Batman v Superman: Dawn of Justice

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Laura Clifford 
Batman v Superman: Dawn of Justice

Robin Clifford 

After Superman's (Henry Cavill) battle with General Zod (Michael Shannon) just about destroyed Metropolis, including a Wayne Industries building with hundreds of employees trapped inside, Batman (Ben Affleck) views the Man of Steel as an enemy of humanity in "Batman v Superman: Dawn of Justice."

Laura:
After a prologue featuring the upmteenth rendition of the murder of Bruce Wayne's parents laden with a falling motif, director Zack Snyder ("Watchmen") gets to the business of addressing critics of his last film, "Man of Steel," who noted the excessive destruction of its climax (among other things).  The now adult (and older than we've seen him before) Bruce Wayne is racing towards the climax of that film, intent on saving lives.  It's the on-the-ground perspective the former film was missing and it's a great kickoff (Wayne saves one of his security guards, Wallace Keefe (Scoot McNairy, "Argo"), but not the man's legs, as well as a little girl who's just lost her mother, amidst the mayhem and tumbling buildings). Wayne looks to the sky, where we get a brief glimpse of Superman tackling Zod, and he's pissed.

While he's not the only one unsettled by Superman, 18 months later the alien has had a statue erected to him while the Batman is still tagged a vigilante criminal.  The cops find his brand on human trafficker Anatoli Knyazev (Callan Mulvey, "Kill Me Three Times"), the man Wayne hopes will lead him to the White Portuguese and the Kryptonite recently found on the bottom of the Indian Ocean.

Meanwhile, Superman takes his lumps after rescuing Lois Lane (Amy Adams) from an African terrorist interview infiltrated by the C.I.A.  He's accused of having killed several villagers and Senator Finch (Holly Hunter) is on the case.  But there's someone else in Metropolis looking to get the Kryptonite, LexCorp CEO Alexander Luthor (Jesse Eisenberg), and it soon becomes evident he's a puppet master using the Super Heroes' antagonism toward each other towards his own ends.  (There's an amusing scene at a Luther bash where Kent meets Wayne and where the mysterious Diana Prince (Gal Gadot, "Furious 7") catches Wayne's eye.)

Writers Chris Terrio ("Argo") and David S. Goyer ("Man of Steel") have worked overtime stuffing their screenplay with political, religious and mythic allegories.  There are fathers and sons, angels and demons, god and man, mythic swords and mothers named Martha.  Superman is referred to as an 'alien' throughout, someone whose otherness is cause for fear (notably the real terrorist is home grown).  But the long debated battle, when it finally comes, is a bit underwhelming (Kryptonite's effect seems to last as long as editor David Brenner needs to turn the tables) and the enemies become allies so abruptly you may think you've missed something.  The big climax is a CGI sludgefest featuring a giant Zod monster and yet another super hero flying into the sky with a nuclear weapon along with the initiation of the Justice League in the form of Wonder Woman (Aquaman (Jason Mamoa) and The Flash (Ezra Miller) are briefly glimpsed in one of Wayne's many nightmares/visions).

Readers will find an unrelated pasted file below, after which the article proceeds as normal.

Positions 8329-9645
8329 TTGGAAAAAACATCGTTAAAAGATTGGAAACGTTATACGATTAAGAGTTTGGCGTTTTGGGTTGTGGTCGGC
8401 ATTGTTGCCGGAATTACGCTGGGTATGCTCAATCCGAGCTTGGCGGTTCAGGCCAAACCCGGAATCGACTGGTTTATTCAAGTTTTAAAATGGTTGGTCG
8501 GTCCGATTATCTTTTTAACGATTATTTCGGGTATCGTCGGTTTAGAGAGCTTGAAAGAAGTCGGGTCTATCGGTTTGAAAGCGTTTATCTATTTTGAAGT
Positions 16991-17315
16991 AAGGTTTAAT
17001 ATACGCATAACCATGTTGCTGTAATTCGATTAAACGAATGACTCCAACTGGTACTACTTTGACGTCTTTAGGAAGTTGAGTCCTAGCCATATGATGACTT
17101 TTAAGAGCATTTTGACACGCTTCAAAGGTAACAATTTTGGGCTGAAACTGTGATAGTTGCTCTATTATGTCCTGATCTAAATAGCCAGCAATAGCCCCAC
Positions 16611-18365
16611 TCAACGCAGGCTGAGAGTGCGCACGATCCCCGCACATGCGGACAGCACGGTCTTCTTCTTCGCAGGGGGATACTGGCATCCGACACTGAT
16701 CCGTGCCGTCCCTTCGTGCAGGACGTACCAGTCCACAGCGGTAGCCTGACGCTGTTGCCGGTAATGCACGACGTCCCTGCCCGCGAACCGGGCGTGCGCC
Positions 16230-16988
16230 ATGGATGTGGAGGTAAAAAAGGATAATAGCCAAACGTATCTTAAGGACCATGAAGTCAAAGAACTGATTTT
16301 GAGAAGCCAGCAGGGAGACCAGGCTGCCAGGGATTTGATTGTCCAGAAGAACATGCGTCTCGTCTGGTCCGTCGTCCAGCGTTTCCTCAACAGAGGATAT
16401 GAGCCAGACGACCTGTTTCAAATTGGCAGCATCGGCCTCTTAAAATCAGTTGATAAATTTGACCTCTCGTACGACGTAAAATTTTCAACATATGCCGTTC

Affleck's Batman is very much modeled on Nolan's, a dark knight who rarely lightens, and he's brought age, heaviness (he's bulked up, his suit like a tank) and bitterness to the role.  Taking over for Michael Caine, Jeremy Irons is an efficient right hand Alfred fretting over Bruce's aging bachelorhood. Eisenberg gives us a youthful, snarky sociopath and he's the most fun element of the film, clad in an anarchical tee shirt of a chimp with a detonator. Hunter, who goes head to head with him, is gives moral weight and integrity to her unflappable Senator.  But with the exception of Laurence Fishburne, whose Perry White delights in snapping out zingy headlines, the returning cast doesn't fare as well.  Cavill's Superman is undergoing a crisis of public perception and the actor plays it like a shy, rejected suitor (he's more alive making love to Lois).  Adams is earnest.  Kevin Costner makes a surprise and welcome appearance during Clark's self-imposed exile.

"Batman v Superman: Dawn of Justice" has some standout scenes (a Superman Congressional hearing, any featuring Luthor), but its climax short circuits and too many of its themes are squandered.

Grade:  C+

Robin:
Robin did not see this film.
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